This is a story about how politics fails. It starts with a hairline crack that slowly widens, until it’s big enough for some people to slip through. Eventually, the gap becomes a chasm. And if nobody builds a bridge, eventually the other side almost disappears from sight. This week brought another small earthquake along the faultline running through the Labour party over trans rights. Three women running for the leadership – Rebecca Long-Bailey, Lisa Nandy and Emily Thornberry – all signed a pledge drawn up by a hitherto unknown group of trans activists demanding a battle against what it calls transphobic “hate groups”. (The lone male candidate, Keir Starmer, didn’t sign; Thornberry warned against using the phrase “hate group”.) The pledge specifically named Woman’s Place UK (WPUK), a grouping of leftwing feminists and trade unionists who insist they don’t hate anybody but do worry about trans women accessing all-female spaces – such as domestic violence refuges, prisons, changing rooms and toilets, given proposed reforms making it easier to transition legally. The hashtag launched by defiant supporters of Woman’s Place UK – #ExpelMe, daring Labour to either kick them out or have the guts to defend them, a choice the party seems desperate to avoid – reflects long-simmering tensions.
This isn’t just another factional fight pitting left against right or millennial against boomer. Even Laura Pidcock, a 32-year-old Corbynite rising star who recently lost her seat, was loudly criticised online for writing that “the women’s movement needs the space to talk about sex and gender without fear of being no-platformed”. It’s difficult to tell how many MPs agree when so many now nervously swerve the whole topic. But there’s nowhere to hide in a leadership contest. When Nandy told a recent hustings that “trans women are women” there were whoops of delight. But ask around for women feeling alienated from Labour over this issue and they’re easily found.
Some are survivors of domestic violence who resent being told to “educate yourself”. Others are bewildered that decades of loyally knocking on doors seemingly hasn’t earned them the right to be heard. They long to hear someone defend what is still Labour’s official policy: promoting trans equality but defending powers in equality law that let organisations exclude trans women from all-female spaces in exceptional circumstances. Yet even Starmer goes no further than urging people to “dial it down”.
Why is the left, home of liberation struggles, making such hard work of this? It was a Tory government that fumbled trans rights reform, rushing out plans for people to self-identify but running away when that got controversial. Yet it’s Labour and the Liberal Democrats ripping themselves apart over it. Where downtrodden minorities revolt against oppressive majorities, progressives know which side they’re on, but this is their Sophie’s Choice: two marginalised groups, each demanding protection from the other.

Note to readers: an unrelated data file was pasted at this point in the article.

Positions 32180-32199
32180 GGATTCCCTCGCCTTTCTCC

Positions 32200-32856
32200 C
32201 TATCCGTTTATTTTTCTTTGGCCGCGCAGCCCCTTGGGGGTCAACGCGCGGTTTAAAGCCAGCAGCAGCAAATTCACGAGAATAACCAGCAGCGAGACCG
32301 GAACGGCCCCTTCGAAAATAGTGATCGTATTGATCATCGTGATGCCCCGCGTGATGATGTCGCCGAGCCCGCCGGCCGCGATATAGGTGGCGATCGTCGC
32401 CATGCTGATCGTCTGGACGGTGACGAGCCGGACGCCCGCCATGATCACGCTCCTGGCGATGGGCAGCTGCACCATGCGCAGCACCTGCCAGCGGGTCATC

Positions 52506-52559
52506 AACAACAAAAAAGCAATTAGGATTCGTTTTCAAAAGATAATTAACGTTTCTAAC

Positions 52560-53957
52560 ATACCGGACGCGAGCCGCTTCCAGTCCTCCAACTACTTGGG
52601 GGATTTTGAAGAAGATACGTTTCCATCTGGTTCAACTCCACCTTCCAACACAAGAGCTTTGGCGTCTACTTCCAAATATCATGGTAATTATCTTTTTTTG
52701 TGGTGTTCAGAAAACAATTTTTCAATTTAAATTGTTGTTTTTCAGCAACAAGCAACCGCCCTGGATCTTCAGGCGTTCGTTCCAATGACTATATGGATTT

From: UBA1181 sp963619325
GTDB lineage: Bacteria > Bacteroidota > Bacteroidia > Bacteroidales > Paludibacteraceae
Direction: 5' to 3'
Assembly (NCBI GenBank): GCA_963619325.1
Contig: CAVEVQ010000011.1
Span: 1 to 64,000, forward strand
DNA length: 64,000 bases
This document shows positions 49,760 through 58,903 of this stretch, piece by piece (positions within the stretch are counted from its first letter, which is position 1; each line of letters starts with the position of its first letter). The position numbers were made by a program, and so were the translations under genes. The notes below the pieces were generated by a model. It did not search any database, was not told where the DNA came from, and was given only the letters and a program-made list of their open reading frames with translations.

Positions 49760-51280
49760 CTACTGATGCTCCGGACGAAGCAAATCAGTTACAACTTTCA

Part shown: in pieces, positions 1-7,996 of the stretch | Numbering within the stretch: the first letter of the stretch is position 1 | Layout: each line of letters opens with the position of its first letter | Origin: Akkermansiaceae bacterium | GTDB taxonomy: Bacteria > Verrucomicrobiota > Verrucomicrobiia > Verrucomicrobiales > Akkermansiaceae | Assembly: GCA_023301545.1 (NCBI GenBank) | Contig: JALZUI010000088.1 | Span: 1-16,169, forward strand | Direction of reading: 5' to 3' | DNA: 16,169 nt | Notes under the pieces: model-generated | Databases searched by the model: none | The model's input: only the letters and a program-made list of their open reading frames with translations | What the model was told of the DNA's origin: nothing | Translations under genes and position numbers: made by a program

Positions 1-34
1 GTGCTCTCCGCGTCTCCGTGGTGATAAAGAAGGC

Identity politics, rooted as it is in individuals’ feelings about themselves, is perhaps uniquely challenging for the left. The Tories are comfortably a party of individuals but Labour is one of collective struggle, and now solidarity is breaking down. Women who have waved placards all their lives now find themselves picketed, outside WPUK meetings, by people they’d once have marched alongside. Tensions between some trans and lesbian activists strain LGBT alliances (the tale of how this pledge emerged is People’s Front of Judea stuff, but suffice to say there are now two rival trans-friendly charters circulating, with Starmer backing one from the long-established LGBT+ Labour grouping). If the next leader’s task is bringing Labour together, this doesn’t bode well.
Yet it’s still not too late to find common ground. No compassionate human being should want a woman who has been raped or brutalised to feel traumatised all over again by sharing counselling or refuge services with someone they perceive as a threat. Even a person who poses no danger whatsoever can inadvertently frighten a traumatised person, if something about them – a sound, a scent, a habit – triggers flashbacks. But nobody should want trans people to feel unsafe or cast out, and barring a trans woman from women’s services seems the cruellest of personal repudiations. That much is common ground, and beyond the boiling hate of social media, people are building on it.
Some refuges have now accepted trans women (excellent risk assessment helps, and careful laying out of accommodation). Some schools absorb gender-questioning pupils without fuss; teens queue happily for mixed Topshop changing rooms; and with time, maybe we’ll wonder why unisex loos were ever an issue.
But solutions don’t come from denying there is something to solve, and that’s why any future leader should have paused over point five of the Labour Campaign for Trans Rights charter, requiring candidates to accept there are “no material conflicts” between cis women’s rights and those of trans women.
For what some women hear when they hear those words is that there’s conflict, all right, but not legitimate conflict; no honest reason to get upset, beyond bigotry or ignorance, and therefore nothing substantial to discuss. As Pidcock discovered, the next step is outrage at the very idea of women still wanting to discuss it. Conversation closed.
To acknowledge that two sides of an argument exist is not to agree with every aspect of either. But the road to change is littered with objections, and the point of politics is not to ban them: it’s to work patiently through the serious ones while always moving forward. Labour needs a leader who can talk as well as walk.
• Gaby Hinsliff is a Guardian columnist